DOE Officially Rolls Out Online Solar Permitting Tool for Local Governments
July 15, 2021
“By adopting SolarAPP+, cities can ramp up more solar in their communities, while improving the quality and safety of their permitting process. It will lead to more happy solar customers, less pollution, more jobs, and more local economic benefits,” said Andrew Birch and Anne Hoskins, Co-Chairs of the SolarAPP+ Campaign. “We’re excited to work with local officials and other stakeholders to advance this important new national standard and to advance the benefits of this new tool.”
To that end, a national group of solar companies, state solar energy associations, clean energy advocates, and environmental organizations in launching The SolarAPP+ Campaign to raise awareness and promote adoption of the platform. The SolarAPP+ Campaign supports state solar associations with a goal of getting more than 100 jurisdictions to adopt the new national standard by Summer 2022.
NYSEIA was one of the first to jump on this. The NYSEIA SolarAPP+ campaign, for example, takes a multi-prong approach to improving rooftop solar permitting in New York:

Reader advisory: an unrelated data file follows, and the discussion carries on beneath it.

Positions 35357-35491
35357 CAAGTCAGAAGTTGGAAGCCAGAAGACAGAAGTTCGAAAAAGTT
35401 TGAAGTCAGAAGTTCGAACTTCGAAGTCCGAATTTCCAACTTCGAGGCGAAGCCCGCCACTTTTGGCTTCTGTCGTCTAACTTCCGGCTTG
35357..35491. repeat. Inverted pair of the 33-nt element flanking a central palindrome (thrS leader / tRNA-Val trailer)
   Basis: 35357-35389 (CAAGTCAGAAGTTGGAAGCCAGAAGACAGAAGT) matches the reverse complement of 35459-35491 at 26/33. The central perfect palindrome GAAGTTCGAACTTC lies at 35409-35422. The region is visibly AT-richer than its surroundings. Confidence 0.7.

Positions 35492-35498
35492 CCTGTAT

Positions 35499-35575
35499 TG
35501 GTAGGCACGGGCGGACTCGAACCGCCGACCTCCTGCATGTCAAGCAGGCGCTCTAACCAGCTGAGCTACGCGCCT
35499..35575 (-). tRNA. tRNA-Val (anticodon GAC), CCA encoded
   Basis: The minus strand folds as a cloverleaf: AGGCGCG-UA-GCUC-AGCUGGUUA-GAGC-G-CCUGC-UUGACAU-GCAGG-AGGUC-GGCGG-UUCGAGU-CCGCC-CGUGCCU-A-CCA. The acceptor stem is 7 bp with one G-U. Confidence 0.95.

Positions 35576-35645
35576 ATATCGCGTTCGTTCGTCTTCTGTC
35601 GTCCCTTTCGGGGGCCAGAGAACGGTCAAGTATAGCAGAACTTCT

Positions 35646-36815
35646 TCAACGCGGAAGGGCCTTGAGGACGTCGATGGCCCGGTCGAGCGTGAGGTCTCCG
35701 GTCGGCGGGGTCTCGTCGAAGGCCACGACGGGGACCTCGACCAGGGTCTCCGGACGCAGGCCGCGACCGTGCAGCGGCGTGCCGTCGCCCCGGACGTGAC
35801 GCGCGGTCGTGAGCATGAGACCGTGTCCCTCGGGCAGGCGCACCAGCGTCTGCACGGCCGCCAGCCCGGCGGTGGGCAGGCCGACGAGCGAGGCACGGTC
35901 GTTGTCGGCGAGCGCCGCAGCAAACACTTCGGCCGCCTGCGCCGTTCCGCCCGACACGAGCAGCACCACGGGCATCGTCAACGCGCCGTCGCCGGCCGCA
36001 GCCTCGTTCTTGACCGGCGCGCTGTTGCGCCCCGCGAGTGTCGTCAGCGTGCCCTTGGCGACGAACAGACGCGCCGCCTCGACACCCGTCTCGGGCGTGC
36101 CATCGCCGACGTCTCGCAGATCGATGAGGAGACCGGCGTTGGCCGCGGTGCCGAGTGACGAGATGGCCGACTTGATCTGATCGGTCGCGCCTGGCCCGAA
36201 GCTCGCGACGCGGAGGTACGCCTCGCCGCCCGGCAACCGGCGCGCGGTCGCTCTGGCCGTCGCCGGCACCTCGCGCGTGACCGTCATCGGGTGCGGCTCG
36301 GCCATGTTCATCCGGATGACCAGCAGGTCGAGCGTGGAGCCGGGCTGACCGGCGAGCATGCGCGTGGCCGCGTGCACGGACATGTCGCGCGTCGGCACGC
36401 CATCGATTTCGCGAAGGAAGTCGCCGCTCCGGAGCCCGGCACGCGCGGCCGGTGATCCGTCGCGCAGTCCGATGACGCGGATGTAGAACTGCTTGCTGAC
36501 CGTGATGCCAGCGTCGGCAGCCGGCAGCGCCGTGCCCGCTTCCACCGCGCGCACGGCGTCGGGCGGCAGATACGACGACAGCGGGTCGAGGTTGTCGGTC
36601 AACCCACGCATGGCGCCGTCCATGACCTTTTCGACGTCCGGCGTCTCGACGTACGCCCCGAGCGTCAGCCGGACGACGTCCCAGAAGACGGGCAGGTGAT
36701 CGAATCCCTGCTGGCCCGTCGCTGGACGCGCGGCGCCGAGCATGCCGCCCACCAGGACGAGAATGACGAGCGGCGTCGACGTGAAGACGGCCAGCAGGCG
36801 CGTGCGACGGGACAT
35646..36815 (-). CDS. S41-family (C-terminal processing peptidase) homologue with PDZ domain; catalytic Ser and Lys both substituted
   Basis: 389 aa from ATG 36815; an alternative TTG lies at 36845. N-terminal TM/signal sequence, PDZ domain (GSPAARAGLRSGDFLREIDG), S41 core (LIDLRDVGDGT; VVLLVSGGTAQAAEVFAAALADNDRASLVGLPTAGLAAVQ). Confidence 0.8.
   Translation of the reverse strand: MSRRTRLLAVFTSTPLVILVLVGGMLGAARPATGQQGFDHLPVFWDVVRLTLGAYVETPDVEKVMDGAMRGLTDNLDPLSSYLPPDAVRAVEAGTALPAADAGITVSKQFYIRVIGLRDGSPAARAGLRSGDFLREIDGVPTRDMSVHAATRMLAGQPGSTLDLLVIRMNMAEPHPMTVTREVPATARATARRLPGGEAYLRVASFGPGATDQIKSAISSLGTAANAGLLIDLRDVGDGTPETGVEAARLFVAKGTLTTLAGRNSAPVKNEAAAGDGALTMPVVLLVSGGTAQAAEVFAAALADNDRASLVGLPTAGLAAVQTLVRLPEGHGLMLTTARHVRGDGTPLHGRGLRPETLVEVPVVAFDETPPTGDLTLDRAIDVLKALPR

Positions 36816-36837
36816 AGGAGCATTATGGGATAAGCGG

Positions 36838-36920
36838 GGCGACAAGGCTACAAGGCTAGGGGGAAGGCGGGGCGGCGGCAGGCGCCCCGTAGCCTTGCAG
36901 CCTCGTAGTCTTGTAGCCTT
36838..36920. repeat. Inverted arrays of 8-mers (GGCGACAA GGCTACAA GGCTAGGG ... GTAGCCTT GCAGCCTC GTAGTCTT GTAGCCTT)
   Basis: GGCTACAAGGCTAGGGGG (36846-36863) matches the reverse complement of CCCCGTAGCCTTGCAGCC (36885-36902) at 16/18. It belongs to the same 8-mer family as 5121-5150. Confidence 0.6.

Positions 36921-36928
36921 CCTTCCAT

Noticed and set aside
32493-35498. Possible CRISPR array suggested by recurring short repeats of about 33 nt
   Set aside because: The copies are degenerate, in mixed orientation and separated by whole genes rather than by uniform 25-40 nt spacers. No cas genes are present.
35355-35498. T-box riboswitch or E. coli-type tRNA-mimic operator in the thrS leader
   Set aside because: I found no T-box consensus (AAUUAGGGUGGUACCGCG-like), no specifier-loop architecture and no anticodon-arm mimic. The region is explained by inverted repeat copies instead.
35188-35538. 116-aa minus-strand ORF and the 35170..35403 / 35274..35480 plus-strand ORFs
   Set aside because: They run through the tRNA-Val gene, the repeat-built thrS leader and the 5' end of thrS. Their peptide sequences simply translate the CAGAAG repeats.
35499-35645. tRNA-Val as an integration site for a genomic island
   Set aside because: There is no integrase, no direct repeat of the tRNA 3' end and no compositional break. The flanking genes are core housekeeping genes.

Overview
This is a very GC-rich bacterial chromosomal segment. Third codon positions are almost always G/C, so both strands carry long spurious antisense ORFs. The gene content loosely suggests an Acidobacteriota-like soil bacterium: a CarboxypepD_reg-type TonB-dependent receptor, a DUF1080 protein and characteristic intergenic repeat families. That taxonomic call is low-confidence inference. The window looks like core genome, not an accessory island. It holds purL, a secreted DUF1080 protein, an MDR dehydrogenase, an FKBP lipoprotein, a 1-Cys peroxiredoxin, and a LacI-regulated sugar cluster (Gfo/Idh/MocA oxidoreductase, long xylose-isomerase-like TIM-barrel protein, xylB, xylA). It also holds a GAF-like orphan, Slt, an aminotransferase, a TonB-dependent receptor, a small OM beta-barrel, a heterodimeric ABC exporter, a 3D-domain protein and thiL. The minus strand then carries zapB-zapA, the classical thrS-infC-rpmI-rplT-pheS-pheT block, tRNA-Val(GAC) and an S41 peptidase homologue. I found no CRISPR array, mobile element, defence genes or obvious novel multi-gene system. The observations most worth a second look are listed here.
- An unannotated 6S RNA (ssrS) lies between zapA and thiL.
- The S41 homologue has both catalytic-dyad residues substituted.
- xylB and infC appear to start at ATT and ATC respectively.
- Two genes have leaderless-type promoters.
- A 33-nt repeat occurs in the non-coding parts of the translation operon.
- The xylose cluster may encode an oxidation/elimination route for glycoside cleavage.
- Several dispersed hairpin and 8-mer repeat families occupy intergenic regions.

* Adoption of SolarAPP+ in key Long Island jurisdictions that currently have a backlog in solar permits;
* Adoption of “no-touch” permitting practices, including online and email application submissions, online and phone-based payment, and acceptance of electronic signatures;
* Granting of conditional building permits; and
* Allowing self-certification.
“Reducing administrative burdens for solar companies and their customers would expedite the process of installing solar and therefore reduce costs,” said Tara McDermott, Director of Stakeholder Relations at EmPower Solar and Chairperson of NYSEIA’s Long Island Solar & Storage Alliance. “A typical solar company on Long Island can spend a minimum of 10 staff-hours on permitting for each solar project, often waiting weeks for approval from some municipalities. By automating, standardizing, and digitizing the process, SolarAPP+ has the potential to save solar companies hundreds of hours each year completing paperwork, verifying code compliance, driving from town to town to file permits, disputing objections from building departments, resubmitting, picking up approved plans, and ultimately, finalizing a client’s building permit.”